Golf Smart: The Power Behind Hip Rotation

If you watch a professional golf tournament on TV one thing we probably all notice, besides the incredible swing speed and distance, is the immense rotation that occurs in a pro’s swing.

The amount of rotation generated at the hips and trunk allow these players to generate insane torque, delivering energy down the club and into the ball. Higher swing speeds and energy storage equates into a longer ball. Achieving increased mobility is by no means reserved for the elite athlete or professional golfer. Luckily, our body adapts and allows for gains in mobility with consistent stretching and exercise.
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Maximizing both hip and trunk mobility is the key to moving better through a golf swing, minimizing energy leaks while maximizing club head speed and ultimately power out on the course. Our hips have approximately 45 degrees of rotational movement in each direction (90 degrees total per leg). Compare this value to our lower back, which provides only 20-30 degrees of combined rotation. The common misunderstanding is “I need to be able to twist more in my back to rotate farther into a backswing.” Simply put, this is the exact notion we need to limit. Excessive lumbar spine rotation can overly stress the joints and lead to potential low back pain and injury, grinding your season to a halt. Hip mobility is crucial in completing a full backswing; however, it’s often a primary site of limitation in amateur golfers – IT NEEDS TO BE ADDRESSED.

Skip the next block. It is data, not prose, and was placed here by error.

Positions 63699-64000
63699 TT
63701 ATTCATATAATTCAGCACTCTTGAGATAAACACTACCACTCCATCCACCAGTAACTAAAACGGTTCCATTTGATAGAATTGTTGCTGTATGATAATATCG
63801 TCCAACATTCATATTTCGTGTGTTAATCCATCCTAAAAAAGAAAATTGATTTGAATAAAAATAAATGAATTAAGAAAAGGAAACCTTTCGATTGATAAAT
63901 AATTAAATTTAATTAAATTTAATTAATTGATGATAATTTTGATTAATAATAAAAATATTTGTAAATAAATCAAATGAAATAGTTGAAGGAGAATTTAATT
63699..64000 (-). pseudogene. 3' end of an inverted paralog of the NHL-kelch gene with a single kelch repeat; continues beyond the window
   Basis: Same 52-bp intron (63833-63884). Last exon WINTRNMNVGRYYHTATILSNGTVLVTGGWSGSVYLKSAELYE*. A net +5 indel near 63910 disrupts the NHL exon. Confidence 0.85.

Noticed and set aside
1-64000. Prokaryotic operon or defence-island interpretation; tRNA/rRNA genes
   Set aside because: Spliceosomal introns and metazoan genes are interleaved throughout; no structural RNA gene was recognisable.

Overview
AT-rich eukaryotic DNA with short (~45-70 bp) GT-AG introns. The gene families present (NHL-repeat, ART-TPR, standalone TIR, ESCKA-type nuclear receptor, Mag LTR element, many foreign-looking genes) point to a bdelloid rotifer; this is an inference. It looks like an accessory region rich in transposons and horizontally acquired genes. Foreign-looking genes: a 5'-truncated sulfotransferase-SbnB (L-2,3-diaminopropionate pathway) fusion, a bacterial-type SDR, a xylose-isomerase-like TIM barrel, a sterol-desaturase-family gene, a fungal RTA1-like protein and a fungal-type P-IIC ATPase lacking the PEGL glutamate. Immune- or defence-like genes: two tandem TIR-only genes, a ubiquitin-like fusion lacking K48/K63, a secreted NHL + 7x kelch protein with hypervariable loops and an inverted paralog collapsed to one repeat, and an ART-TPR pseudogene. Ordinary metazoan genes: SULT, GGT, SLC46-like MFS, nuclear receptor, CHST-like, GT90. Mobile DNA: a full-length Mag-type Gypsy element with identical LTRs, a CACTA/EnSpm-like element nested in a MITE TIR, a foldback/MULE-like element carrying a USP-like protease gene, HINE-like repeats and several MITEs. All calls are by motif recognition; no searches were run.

Another common limitation lies in the thoracic spine or mid-back. Our mid-back allows us 85-90 degrees of “coupled motion,” which refers to a combined turning and tipping movement of the spine. This motion is similar to that of the golf swing’s impact to follow through phase. Hip and/or trunk tightness during rotation typically leads to compensation. Excessive backward sway of the hips during our back swing can be spotted by an overly upright club and an “outside-in” path to ball impact a.k.a. “a slice swing.”

DYI: Self Assessment for Rotation

golf, smart, hip, rotationA quick self analysis of hip motion can be conducted. First, stand with your back against a wall keeping the feet flat. Rotate through the hips and trunk to touch the left side of the wall with your right hand. DO NOT BEND or FLEX FORWARD. Repeat toward the opposite direction. Gradually move farther from the wall as you note how much rotation you’re afforded in each direction. Repeat this procedure with the feet turned inward and outward.

Are the hips or trunk limited in rotation? Are you moving symmetrically in both directions? Does this become much more difficult with the feet turned inward or outward? Discrepancy in these motions may be indicative of hip/trunk restrictions that can be addressed by a physical therapist at any of our locations to improve your mobility and golf game.

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